Posted in Reading, Teaching, Writing

ENG 111: Revising and Editing . . .

Today we will explore the processes of revising and editing and continue our study of Art Spiegelman’s Maus.

If you have already written your introductory blog post and published it on your blog, I recommend that you review it at least once more before the noon deadline on Friday. If you haven’t yet created your WordPress blog, please do so as soon as possible to give yourself ample time to troubleshoot. If you encounter issues, email

Revising and Editing

The processes of revising and editing aren’t the same. As the authors of A Writer’s Reference note, when you revise “you focus on clarity and effectiveness; when you edit, you check for correctness” (29). Before the noon deadline on Friday, set aside some time–even if it’s only ten or fifteen minutes–to revise and edit your introduction.

Checklist for Revision

  • Is the paragraph unified by a main point?
  • If the introduction consists of more than one paragraph, is each paragraph unified by a main point?
  • Have you presented ideas in a logical order?


A Writer’s Reference presents excellent advice on proofreading, which I am including verbatim below. Note that I have added the boldface for emphasis.

“Proofreading is a special kind of reading: a slow methodical search for misspellings, typographical mistakes, and missing words or word endings. Such errors can be difficult to spot in your own work because you may read what you intended to write, not what is actually on the page. To fight this tendency, try one or more of the following tips.

Proofreading Tips

  • Remove distractions and allow yourself ten to fifteen minutes of pure concentration–without your cell phone.
  • Proofread out loud, articulating each word as it is actually written.
  • Proofread your sentences in reverse order.
  • Proofread hard copy pages; mistakes can be difficult to catch on-screen.
  • Don’t rely too heavily on spell checkers and grammar checkers. Before automatically accepting their changes, consider accuracy and appropriateness.
  • Ask a volunteer (a friend, roommate, or co-worker) to proofread after you. A second reader may catch something that you didn’t.” (31)

If you would like to receive feedback on your introductory blog post before Friday at noon, the Center for Academic Engagement offers a number of options for you. Those options are outlined on pages four and five of the syllabus.

Continuing Our Study of Maus

On Monday we examined the two-page comic that precedes Chapter 1. In my notes to you, I observed that “you might ask yourself why the first pages of the memoir are set in New York, thirteen years after the war” and that “[y]ou might also ask why those two pages precede Chapter 1. Why might Art Spiegelman have chosen to begin the memoir with the two-page story ‘Rego Park, NY c. 1958’?” 

“Rego Park, NY c. 1958” serves as the epigraph for Maus. By definition, an epigraph is a short quotation that appears at the beginning of a book, one chosen by the author to convey one or more of the book’s themes. 

Rather than offering a quotation as an epigraph, Spiegelman presents “Rego Park, NY c. 1958.” What story does the two-page comic tell, and what does it indicate to readers about the longer story that will unfold in Maus?

Spiegelman, Art. Maus I. Pantheon, 1986. p. 5.
Spiegelman, Art. Maus I. Pantheon, 1986. p. 6.

In the two paragraphs that follow, I offer a summary of the epigraph and a short analysis that examines what the epigraph conveys.

In Art Spiegelman’s epigraph for Maus I, “Rego Park, N.Y., c. 1958,” he recounts the events of a summer’s day when he was ten or eleven years old. He and two of his friends are racing together on roller skates until one of Artie’s skates comes loose and he falls. Rather than waiting for Artie, the other two boys skate away, leaving him behind to be the “Rotten egg” (5). After Artie returns home, his father asks why he is crying. When Artie tells his father what happened, his father questions his son’s use of the word “friend.” He replies, “If you lock them together in a room with no food for a week . . . / . . . Then you could see what is, friends! . . .” (6).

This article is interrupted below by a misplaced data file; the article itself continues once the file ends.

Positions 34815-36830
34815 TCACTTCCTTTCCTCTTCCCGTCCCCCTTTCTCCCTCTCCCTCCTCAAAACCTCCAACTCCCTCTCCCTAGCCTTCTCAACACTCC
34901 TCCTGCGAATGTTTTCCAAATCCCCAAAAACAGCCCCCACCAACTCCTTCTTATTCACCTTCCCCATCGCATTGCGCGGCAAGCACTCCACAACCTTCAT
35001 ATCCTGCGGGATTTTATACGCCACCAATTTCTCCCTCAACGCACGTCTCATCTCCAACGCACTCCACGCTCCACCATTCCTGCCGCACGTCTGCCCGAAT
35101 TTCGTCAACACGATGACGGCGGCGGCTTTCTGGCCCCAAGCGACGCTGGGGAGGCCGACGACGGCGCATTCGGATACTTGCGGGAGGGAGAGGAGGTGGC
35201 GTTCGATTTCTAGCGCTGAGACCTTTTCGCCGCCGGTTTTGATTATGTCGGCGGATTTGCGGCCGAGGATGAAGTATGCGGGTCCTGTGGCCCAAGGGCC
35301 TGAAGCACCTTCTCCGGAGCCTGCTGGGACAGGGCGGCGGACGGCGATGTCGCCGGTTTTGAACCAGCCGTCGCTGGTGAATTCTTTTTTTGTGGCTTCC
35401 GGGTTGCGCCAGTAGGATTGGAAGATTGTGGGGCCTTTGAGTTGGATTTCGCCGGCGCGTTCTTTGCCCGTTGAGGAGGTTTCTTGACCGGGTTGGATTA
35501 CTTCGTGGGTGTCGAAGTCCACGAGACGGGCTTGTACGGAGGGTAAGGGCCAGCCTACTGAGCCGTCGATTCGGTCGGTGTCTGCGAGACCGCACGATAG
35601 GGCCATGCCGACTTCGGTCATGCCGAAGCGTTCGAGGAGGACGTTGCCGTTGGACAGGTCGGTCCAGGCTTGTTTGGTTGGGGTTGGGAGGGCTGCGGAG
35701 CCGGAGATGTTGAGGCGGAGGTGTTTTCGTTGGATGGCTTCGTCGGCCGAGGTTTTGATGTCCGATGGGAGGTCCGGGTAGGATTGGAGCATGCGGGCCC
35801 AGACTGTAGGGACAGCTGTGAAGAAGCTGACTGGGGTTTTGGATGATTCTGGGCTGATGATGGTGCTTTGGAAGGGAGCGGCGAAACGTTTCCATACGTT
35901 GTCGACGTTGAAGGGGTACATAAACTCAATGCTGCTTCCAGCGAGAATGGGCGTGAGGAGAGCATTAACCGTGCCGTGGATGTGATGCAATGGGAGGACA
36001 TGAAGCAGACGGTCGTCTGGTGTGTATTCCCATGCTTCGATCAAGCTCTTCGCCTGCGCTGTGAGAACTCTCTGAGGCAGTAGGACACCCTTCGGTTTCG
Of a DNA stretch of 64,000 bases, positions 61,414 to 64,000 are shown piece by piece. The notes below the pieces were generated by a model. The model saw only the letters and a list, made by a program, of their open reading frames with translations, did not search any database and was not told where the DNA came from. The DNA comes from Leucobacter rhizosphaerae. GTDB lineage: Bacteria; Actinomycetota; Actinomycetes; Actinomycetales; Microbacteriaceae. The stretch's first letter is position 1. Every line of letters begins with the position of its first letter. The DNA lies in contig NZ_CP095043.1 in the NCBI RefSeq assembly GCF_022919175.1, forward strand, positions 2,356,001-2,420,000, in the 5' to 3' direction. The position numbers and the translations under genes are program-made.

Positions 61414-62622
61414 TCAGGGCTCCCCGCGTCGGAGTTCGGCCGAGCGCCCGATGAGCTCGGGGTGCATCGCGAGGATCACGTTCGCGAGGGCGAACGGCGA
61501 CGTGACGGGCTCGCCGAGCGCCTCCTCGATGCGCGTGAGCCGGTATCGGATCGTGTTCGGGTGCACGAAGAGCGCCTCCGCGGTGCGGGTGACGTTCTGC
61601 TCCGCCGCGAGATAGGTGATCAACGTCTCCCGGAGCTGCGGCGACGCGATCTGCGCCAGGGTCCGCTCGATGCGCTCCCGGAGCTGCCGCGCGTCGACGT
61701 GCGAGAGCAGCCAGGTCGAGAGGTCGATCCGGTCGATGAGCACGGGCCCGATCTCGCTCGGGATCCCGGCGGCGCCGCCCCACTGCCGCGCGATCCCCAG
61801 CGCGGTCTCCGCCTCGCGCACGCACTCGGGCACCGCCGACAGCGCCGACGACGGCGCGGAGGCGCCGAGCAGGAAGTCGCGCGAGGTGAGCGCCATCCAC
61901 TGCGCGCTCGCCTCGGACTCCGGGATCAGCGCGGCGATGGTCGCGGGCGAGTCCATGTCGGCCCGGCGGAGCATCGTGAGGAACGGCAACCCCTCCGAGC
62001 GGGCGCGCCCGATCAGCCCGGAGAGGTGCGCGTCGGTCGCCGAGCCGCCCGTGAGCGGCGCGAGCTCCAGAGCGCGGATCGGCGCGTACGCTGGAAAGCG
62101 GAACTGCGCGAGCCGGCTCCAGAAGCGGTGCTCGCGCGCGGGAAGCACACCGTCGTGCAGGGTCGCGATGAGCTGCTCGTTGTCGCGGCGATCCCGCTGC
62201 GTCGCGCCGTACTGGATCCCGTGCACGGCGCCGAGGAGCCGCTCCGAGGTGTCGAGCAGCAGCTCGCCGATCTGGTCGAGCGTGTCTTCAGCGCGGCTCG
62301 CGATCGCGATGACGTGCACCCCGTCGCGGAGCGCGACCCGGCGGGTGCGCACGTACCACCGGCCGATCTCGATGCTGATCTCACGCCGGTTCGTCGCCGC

The cutting remark that Spiegelman’s father makes as he saws wood illustrates the communication breakdown between him and Artie. Spiegelman’s depiction of that gulf foreshadows the trials he will encounter: struggling to understand his father and himself as he aims to make meaning of their lives through his comics.

Notice how the first paragraph, the summary, does not express my opinion. By definition, summaries are objective. When you write a summary, you aim to convey a text’s main ideas in your own words but without offering your own opinion.


In the second paragraph, I turn to analysis. I connect the father’s cutting, or unkind, remark to the sawing of the wood, which is itself an act of separation—a detail that I might add to the paragraph if I choose to develop my analysis.

Summary and analysis are building blocks of both academic and professional writing. We summarize to increase our understanding of texts, and we analyze them to demonstrate our ability to think critically.

For more information on summary and analysis, see pages 63-64 of A Writer’s Reference.

Writing about Maus in Your Journal

After you complete each reading assignment in Maus, summarize it in your journal. You are not required to analyze each reading, but you should make note of any questions you have and points that you would like to address in class.

What to Focus on as You Read Maus

As I noted on Monday, because Maus is a memoir and your first essay assignment for English 111 is a literacy narrative, a form of memoir, focus on this question: How can Maus serve as a model for my own memoir, my literacy narrative?

Hacker, Diana, and Nancy Sommers. A Writer’s Reference. GTCC Custom 9th ed., Bedford/St. Martin’s, 2018. 

Spiegelman, Art. Maus I. Pantheon, 1986.